Why Volunteer? Insights from farmer to farmer extension in Kenya and Ugandawca2014-1255 Evelyne Kiptot 1,*Monica Karuhanga 2Jane Kugonza 3Ronald Wambire 3Steven Franzel 1 1World Agroforestry Centre, Nairobi, Kenya, 2Makarere University, 3World Agroforestry Centre, Kampala, Uganda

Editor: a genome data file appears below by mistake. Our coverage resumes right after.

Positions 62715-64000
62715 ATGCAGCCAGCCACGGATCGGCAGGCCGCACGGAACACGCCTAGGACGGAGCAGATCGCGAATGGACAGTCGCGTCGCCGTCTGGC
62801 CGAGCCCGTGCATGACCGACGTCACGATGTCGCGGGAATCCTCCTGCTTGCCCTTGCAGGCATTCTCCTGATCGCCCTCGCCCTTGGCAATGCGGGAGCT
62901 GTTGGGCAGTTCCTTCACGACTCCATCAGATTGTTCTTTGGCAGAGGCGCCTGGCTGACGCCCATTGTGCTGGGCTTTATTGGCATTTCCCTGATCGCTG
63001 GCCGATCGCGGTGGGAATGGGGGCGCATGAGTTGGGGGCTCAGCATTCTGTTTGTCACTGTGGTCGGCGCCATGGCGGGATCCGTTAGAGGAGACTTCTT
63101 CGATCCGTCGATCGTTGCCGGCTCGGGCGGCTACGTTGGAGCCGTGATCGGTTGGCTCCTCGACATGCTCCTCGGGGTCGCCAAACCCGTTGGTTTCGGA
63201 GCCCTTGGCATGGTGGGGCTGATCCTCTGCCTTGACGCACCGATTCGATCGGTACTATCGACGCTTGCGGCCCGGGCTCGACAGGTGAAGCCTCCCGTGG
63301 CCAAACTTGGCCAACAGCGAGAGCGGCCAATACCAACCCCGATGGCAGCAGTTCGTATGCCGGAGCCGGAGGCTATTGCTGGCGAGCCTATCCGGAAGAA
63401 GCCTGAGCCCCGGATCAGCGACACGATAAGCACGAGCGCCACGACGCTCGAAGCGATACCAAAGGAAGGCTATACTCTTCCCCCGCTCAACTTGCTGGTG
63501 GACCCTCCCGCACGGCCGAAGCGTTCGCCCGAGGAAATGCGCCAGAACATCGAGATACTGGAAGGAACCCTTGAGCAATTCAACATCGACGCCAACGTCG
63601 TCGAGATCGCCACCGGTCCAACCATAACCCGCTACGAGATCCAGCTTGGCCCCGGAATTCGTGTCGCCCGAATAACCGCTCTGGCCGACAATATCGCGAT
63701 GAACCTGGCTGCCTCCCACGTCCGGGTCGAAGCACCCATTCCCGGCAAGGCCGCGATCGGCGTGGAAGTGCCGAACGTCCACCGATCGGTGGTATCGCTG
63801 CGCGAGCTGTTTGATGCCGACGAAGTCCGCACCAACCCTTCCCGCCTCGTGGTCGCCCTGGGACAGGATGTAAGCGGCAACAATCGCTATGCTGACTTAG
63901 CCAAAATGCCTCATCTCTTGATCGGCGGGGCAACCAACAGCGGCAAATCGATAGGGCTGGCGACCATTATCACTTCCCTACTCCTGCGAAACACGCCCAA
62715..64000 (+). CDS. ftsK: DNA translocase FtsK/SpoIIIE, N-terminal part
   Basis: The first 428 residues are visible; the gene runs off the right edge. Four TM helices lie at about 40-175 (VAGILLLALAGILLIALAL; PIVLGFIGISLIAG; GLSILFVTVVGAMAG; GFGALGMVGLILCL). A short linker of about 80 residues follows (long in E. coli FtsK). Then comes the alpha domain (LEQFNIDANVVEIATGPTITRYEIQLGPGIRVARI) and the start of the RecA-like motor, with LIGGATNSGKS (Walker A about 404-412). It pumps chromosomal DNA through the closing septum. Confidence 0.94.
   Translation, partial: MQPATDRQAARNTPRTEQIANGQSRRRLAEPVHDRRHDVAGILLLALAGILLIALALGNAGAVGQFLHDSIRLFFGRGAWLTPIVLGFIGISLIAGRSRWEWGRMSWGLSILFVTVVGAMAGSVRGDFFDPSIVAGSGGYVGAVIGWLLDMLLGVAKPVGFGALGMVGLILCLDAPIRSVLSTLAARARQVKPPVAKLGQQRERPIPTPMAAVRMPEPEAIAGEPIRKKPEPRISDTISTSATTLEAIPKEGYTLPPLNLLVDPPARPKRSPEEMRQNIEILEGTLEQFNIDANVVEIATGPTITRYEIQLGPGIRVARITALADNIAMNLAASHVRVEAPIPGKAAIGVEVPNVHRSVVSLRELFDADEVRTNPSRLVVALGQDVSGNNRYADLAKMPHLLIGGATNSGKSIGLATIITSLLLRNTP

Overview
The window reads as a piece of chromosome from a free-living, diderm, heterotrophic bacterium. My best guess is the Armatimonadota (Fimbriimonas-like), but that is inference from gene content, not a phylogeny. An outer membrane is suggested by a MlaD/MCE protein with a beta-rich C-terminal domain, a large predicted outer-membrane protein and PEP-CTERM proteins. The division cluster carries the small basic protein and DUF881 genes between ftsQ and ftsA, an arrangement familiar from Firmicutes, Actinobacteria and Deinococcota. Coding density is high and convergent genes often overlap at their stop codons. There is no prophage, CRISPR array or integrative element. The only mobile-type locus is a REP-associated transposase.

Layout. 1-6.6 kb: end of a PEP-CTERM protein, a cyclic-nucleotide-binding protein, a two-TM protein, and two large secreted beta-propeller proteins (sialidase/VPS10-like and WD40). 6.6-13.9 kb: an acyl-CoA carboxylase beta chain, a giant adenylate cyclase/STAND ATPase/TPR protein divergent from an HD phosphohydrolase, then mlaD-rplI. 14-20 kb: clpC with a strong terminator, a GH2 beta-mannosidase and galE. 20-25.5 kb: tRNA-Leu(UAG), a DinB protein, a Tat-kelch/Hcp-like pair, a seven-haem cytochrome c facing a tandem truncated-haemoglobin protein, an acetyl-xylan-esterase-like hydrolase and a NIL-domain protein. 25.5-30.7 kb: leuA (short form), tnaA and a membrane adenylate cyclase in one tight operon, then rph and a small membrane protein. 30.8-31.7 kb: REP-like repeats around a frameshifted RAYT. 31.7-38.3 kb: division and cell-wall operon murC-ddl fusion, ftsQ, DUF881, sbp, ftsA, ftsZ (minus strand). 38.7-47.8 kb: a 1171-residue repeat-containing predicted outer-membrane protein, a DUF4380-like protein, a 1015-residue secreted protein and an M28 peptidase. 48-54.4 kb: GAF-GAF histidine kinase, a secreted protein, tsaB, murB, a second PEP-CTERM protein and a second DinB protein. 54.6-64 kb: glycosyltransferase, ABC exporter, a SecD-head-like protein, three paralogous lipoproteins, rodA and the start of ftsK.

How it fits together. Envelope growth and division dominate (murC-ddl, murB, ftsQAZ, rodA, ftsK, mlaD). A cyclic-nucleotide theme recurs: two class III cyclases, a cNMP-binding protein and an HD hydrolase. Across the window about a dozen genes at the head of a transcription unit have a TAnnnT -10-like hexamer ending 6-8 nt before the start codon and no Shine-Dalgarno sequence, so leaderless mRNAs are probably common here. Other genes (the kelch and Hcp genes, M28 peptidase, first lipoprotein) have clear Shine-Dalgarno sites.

This paper assesses the motivation behind the decisions of smallholder farmers to volunteer as farmer trainers despite the fact that they are not paid for their services. The farmer trainers are volunteers selected by the community on the basis of being good communicators and interest in sharing knowledge on fodder innovations. They are trained in livestock feeds and feeding methods by extension officers. They in turn share the knowledge with other farmers in a participatory manner through demonstrations and interactive learning. A study was carried out to understand the motivations of smallholder farmers to volunteer their time to train and share their knowledge with other farmers without pay. Collection of data was through a combination of focus group discussions and individual interviews with 99 and 190 volunteer farmer trainers (VFTs) in Kenya and Uganda respectively. Findings of the study showed that VFTs were motivated by a combination of intrinsic and extrinsic factors. Knowledge and altruism were found to be the most important motivating factors for becoming trainers and even three years after becoming trainers in the two countries. Other factors are social and project benefits. Three years after becoming trainers, income earned from selling inputs and specialized services was a main motivating factor to VFTs in Kenya than Uganda. Reasons are explored in the paper. Demand for training also emerged as a motivating factor after VFTs started sharing their knowledge. The findings point to the fact that the general reasons that motivate volunteers irrespective of context are driven by personal and community interests. However, certain motivations are context specific.